The missile comes from a new partnership between Raytheon and Northrop Grumman.
Ready For Launch
Weapons developers Raytheon and Northrop Grumman are ready to start flight tests for their new hypersonic missile, which is capable of firing a nuclear warhead at five times the speed of sound.
The two companies announced that they'd partnered up at Tuesday's Paris Air Show, according to Defense News. The missile is the companies' bid for a hypersonic weaponry contract with the government, which would herald in a terrifying new age of warfare where powerful missiles travel too quickly to be intercepted.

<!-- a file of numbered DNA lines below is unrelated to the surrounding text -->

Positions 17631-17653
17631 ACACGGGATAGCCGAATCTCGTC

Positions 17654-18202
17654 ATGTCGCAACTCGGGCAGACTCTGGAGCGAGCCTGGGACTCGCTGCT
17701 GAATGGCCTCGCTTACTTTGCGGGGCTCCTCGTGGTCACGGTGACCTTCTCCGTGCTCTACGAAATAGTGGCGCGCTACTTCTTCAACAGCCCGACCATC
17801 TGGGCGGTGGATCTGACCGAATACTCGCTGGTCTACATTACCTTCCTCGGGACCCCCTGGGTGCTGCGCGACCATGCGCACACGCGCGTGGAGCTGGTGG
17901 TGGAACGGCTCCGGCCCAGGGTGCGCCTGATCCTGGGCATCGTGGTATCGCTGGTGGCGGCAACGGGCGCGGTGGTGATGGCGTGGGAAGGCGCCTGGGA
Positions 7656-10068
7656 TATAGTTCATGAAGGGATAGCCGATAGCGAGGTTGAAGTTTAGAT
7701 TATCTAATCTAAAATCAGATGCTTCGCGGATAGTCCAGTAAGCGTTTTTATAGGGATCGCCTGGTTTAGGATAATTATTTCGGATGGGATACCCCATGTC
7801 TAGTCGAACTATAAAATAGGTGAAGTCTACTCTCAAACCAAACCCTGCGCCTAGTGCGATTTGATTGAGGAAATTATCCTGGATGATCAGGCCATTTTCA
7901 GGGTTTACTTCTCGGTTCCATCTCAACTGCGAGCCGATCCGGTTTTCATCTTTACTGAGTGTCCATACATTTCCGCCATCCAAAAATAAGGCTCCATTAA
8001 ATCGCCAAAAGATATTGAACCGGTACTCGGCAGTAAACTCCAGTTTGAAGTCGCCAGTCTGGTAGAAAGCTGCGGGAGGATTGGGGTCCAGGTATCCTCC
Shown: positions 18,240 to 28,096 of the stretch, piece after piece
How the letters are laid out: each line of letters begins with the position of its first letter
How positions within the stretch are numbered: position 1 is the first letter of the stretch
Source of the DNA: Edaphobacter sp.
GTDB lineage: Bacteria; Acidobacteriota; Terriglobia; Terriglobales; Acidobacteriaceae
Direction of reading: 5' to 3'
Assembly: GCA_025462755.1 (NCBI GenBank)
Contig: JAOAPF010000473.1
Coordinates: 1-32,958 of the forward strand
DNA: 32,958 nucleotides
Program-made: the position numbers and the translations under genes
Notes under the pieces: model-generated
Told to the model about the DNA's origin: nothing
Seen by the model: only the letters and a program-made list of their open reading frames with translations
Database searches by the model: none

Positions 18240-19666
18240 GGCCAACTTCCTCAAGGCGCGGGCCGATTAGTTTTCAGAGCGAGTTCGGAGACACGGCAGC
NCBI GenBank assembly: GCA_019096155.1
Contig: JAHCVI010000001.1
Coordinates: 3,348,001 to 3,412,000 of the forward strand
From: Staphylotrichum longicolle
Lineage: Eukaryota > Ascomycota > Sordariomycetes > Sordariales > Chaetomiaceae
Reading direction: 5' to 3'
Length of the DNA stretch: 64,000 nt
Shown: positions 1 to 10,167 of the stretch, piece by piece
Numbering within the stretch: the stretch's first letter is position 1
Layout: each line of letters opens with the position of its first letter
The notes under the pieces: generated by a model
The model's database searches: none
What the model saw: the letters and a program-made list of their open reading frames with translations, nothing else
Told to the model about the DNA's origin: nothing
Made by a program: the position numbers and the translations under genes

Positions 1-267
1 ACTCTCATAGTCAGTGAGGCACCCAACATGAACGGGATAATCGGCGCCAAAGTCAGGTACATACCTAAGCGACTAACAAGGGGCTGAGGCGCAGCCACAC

DARPA, the U.S. military's dedicated research division, has put out a call for developers to build what it calls an "air-breathing" hypersonic weapon, per Defense News, that should be able to take in and compress air as it flies, then combusting it to further propel and accelerate the weapon.
The weapon, according to Reuters, will be able to carry nuclear warheads as well as conventional payloads.
Based on the presentation given by Tom Bussing, vice president of Raytheon's advanced missile division, it sounds like the new missile — built by Raytheon and housing a 3d-printed Northrop engine — is about ready.
"We have a flight test planned for the near future where we will begin flying this particular class of weapon system," he told the crowd at Paris.
READ MORE: Northrop to build 3D-printed scramjet engine for Raytheon hypersonic weapon [Defense News]
More on DARPA: The Pentagon Needs Help Intercepting “Hypersonic” Nukes